Matrices in power diagonal question

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  • #1
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find B matrices so [tex]B^{3}=A=\left(\begin{array}{cc}14 & 13\\13 & 14\end{array}\right)[/tex]

,the diagonal form of A is [tex]D=\left(\begin{array}{cc}a & 0\\0 & b\end{array}\right)[/tex]

i got weird numbers so for convinience the eigenvalues are a,b

so there is U for which

[tex]U^{-1}AU=\left(\begin{array}{cc}a^{\frac{1}{3}} & 0\\0 & b^{\frac{1}{3}}\end{array}\right)^{3}[/tex]

i can find U
because A is simetric so U is consists of the orthonormal eigenvectors of A
what to do next,how to find B

?
 

Answers and Replies

  • #2
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find B matrices so [tex]B^{3}=A=\left(\begin{array}{cc}14 & 13\\13 & 14\end{array}\right)[/tex]

,the diagonal form of A is [tex]D=\left(\begin{array}{cc}a & 0\\0 & b\end{array}\right)[/tex]

i got weird numbers so for convinience the eigenvalues are a,b

so there is U for which

[tex]U^{-1}AU=\left(\begin{array}{cc}a^{\frac{1}{3}} & 0\\0 & b^{\frac{1}{3}}\end{array}\right)^{3}[/tex]

i can find U
because A is simetric so U is consists of the orthonormal eigenvectors of A
what to do next,how to find B

?
You have U-1AU = D, where D is a diagonal matrix whose entries are the eigenvalues of A.

It turns out that U-1A1/3U is a cube root of D (or D1/3), where D1/3 is also a diagonal matrix whose entries are the cube roots of the entries of D. In short, U-1A1/3U = D1/3.

To verify that U-1A1/3U is a cube root of D,
notice that (U-1A1/3U)3
= (U-1A1/3U)(U-1A1/3U)(U-1A1/3U)
= U-1A1/3UU-1A1/3UU-1A1/3U
= U-1A1/3A1/3A1/3U
= U-1AU = D.

In other words, if we cube U-1A1/3U, we get D, so U-1A1/3U is a cube root of D.

To get B, which is A1/3, multiply both sides of the equation U-1A1/3U = D1/3 on the left by U, and multiply both sides on the right by U-1.
 
  • #3
Dick
Science Advisor
Homework Helper
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find B matrices so [tex]B^{3}=A=\left(\begin{array}{cc}14 & 13\\13 & 14\end{array}\right)[/tex]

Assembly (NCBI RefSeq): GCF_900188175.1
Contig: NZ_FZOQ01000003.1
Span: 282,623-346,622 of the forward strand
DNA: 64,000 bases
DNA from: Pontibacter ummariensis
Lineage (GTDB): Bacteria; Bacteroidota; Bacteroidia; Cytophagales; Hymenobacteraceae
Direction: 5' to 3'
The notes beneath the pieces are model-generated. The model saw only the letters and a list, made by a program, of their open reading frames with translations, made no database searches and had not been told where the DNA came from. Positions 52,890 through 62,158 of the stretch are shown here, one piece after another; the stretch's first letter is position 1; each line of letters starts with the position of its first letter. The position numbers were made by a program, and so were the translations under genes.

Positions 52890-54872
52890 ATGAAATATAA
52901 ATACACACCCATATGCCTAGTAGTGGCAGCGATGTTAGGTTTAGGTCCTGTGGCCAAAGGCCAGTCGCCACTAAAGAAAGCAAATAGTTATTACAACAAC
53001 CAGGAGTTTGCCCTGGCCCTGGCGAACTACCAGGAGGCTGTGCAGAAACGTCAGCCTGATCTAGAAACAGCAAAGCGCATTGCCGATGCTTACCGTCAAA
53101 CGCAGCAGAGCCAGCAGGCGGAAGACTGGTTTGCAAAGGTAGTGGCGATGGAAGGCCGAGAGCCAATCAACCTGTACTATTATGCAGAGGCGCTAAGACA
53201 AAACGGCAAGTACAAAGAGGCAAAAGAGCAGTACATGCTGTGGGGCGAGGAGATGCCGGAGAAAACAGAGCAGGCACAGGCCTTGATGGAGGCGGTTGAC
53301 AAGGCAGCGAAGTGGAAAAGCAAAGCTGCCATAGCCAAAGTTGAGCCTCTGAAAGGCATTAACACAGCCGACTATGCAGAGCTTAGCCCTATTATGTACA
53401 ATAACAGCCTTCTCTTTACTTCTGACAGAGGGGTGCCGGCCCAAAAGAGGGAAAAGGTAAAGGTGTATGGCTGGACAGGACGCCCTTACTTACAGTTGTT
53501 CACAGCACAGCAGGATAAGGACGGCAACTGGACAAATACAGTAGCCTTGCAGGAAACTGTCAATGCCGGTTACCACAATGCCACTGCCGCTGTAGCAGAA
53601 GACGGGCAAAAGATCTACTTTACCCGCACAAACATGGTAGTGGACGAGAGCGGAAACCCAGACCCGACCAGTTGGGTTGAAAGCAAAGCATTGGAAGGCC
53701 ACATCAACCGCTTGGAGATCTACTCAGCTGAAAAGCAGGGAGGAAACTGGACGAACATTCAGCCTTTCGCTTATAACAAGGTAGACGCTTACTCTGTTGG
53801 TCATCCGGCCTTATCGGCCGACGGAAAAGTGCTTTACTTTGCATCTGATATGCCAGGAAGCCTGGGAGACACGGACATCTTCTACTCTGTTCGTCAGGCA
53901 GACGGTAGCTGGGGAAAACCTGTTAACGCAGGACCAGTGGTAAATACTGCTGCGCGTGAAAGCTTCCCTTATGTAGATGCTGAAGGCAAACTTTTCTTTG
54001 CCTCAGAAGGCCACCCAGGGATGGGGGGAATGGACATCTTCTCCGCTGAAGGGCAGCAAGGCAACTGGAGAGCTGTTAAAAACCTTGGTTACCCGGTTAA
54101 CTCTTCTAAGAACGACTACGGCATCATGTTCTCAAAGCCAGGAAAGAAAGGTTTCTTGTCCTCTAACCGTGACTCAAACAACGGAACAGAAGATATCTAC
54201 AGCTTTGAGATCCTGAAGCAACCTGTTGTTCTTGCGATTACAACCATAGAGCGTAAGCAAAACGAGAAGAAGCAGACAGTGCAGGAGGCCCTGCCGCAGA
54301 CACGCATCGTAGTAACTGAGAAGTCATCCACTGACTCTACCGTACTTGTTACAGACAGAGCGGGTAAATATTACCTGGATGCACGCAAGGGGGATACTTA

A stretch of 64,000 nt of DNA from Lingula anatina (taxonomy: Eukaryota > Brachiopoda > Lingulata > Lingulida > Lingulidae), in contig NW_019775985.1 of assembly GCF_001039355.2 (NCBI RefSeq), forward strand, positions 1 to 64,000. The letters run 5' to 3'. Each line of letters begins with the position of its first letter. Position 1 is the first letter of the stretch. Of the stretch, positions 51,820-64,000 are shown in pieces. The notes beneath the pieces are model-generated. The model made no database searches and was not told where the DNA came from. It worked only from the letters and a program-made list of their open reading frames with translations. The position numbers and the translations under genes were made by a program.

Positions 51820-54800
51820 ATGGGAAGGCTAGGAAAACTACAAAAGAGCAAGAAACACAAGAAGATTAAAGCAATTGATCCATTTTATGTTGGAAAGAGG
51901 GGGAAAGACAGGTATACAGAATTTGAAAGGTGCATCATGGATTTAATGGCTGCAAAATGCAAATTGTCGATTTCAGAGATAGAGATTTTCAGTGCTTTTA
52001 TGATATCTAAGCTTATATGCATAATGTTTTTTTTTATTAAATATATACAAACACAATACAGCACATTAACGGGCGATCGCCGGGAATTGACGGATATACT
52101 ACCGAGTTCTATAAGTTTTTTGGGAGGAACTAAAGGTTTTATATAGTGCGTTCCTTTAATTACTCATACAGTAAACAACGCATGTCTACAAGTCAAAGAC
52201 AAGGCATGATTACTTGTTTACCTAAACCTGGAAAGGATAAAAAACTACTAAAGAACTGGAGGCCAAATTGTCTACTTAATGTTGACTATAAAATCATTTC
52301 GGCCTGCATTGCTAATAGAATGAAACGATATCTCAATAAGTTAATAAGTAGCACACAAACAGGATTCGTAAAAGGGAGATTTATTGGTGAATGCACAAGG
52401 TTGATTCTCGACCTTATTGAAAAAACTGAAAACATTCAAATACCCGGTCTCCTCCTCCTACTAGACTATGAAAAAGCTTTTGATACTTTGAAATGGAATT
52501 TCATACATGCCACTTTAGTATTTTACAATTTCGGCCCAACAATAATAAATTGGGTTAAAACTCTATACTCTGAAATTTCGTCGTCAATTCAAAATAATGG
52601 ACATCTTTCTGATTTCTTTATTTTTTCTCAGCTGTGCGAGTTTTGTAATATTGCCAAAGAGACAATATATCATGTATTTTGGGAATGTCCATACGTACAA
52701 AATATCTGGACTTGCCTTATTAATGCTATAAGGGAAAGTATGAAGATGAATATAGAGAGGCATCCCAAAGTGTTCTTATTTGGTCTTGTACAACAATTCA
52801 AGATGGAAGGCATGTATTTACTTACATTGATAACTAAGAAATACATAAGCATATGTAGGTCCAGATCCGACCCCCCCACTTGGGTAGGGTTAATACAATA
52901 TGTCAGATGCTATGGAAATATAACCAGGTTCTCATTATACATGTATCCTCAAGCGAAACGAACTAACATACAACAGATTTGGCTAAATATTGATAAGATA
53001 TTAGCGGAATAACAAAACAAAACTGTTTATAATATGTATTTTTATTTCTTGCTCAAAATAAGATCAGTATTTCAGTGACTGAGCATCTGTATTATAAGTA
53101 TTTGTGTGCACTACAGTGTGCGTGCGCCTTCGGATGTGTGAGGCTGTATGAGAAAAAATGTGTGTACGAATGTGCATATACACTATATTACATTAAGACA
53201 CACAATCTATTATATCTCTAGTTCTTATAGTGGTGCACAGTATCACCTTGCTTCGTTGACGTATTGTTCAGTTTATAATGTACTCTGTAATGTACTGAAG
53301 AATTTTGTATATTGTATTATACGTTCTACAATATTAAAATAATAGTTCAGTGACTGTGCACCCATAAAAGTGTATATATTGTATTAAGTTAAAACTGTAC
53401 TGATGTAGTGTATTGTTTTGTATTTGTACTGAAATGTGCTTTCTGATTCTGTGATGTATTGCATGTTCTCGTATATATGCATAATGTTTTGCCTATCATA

,the diagonal form of A is [tex]D=\left(\begin{array}{cc}a & 0\\0 & b\end{array}\right)[/tex]

i got weird numbers so for convinience the eigenvalues are a,b

so there is U for which

[tex]U^{-1}AU=\left(\begin{array}{cc}a^{\frac{1}{3}} & 0\\0 & b^{\frac{1}{3}}\end{array}\right)^{3}[/tex]

i can find U
because A is simetric so U is consists of the orthonormal eigenvectors of A
what to do next,how to find B

?
Why do you say the eigenvalues of A are 'weird'? They don't look weird to me. In fact they are both integer cubes. What did you get? I think you can do this whole exercise with easy numbers.
 
Last edited:
  • #4
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[tex]\left(\begin{array}{cc}14 & 13\\13 & 14\end{array}\right)[/tex]

the caracterstic polinomial

[tex]P(t)=(t-14)^{2}-169=t^{2}-28t+27[/tex]

t=1 t=27

for t=1 i get (-1,1) and for t=27 i got the same (-1,1)

so the transformation matrices is not invertible which is wrong

where is my mistake?
 
  • #5
Dick
Science Advisor
Homework Helper
26,260
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[tex]\left(\begin{array}{cc}14 & 13\\13 & 14\end{array}\right)[/tex]

the caracterstic polinomial

[tex]P(t)=(t-14)^{2}-169=t^{2}-28t+27[/tex]

t=1 t=27

for t=1 i get (-1,1) and for t=27 i got the same (-1,1)

so the transformation matrices is not invertible which is wrong

where is my mistake?
Your mistake is in what you didn't show. (-1,1) can't have an eigenvalue of both 1 and 27. Which is it?
 

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